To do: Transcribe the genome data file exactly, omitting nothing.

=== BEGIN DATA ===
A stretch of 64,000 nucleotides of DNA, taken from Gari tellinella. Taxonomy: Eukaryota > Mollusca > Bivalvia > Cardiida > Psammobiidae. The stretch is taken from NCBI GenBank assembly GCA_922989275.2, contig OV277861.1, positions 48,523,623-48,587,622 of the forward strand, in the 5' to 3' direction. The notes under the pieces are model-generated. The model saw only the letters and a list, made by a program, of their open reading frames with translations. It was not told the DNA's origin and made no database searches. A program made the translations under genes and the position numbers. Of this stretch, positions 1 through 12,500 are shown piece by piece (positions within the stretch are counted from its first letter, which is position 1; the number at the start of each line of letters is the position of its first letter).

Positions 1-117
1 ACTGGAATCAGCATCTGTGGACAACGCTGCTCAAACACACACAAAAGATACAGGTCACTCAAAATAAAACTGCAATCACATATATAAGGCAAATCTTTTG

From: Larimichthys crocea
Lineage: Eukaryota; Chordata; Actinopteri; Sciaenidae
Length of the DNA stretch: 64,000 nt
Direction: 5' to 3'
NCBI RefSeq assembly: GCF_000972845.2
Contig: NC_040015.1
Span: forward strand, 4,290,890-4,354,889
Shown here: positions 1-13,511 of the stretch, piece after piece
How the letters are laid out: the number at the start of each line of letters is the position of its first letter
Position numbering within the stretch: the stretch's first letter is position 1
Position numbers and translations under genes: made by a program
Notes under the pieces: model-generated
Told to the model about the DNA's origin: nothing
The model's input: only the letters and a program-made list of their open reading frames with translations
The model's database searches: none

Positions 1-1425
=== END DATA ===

A stretch of 64,000 nucleotides of DNA, taken from Gari tellinella. Taxonomy: Eukaryota > Mollusca > Bivalvia > Cardiida > Psammobiidae. The stretch is taken from NCBI GenBank assembly GCA_922989275.2, contig OV277861.1, positions 48,523,623-48,587,622 of the forward strand, in the 5' to 3' direction. The notes under the pieces are model-generated. The model saw only the letters and a list, made by a program, of their open reading frames with translations. It was not told the DNA's origin and made no database searches. A program made the translations under genes and the position numbers. Of this stretch, positions 1 through 12,500 are shown piece by piece (positions within the stretch are counted from its first letter, which is position 1; the number at the start of each line of letters is the position of its first letter).

Positions 1-117
1 ACTGGAATCAGCATCTGTGGACAACGCTGCTCAAACACACACAAAAGATACAGGTCACTCAAAATAAAACTGCAATCACATATATAAGGCAAATCTTTTG

From: Larimichthys crocea
Lineage: Eukaryota; Chordata; Actinopteri; Sciaenidae
Length of the DNA stretch: 64,000 nt
Direction: 5' to 3'
NCBI RefSeq assembly: GCF_000972845.2
Contig: NC_040015.1
Span: forward strand, 4,290,890-4,354,889
Shown here: positions 1-13,511 of the stretch, piece after piece
How the letters are laid out: the number at the start of each line of letters is the position of its first letter
Position numbering within the stretch: the stretch's first letter is position 1
Position numbers and translations under genes: made by a program
Notes under the pieces: model-generated
Told to the model about the DNA's origin: nothing
The model's input: only the letters and a program-made list of their open reading frames with translations
The model's database searches: none

Positions 1-1425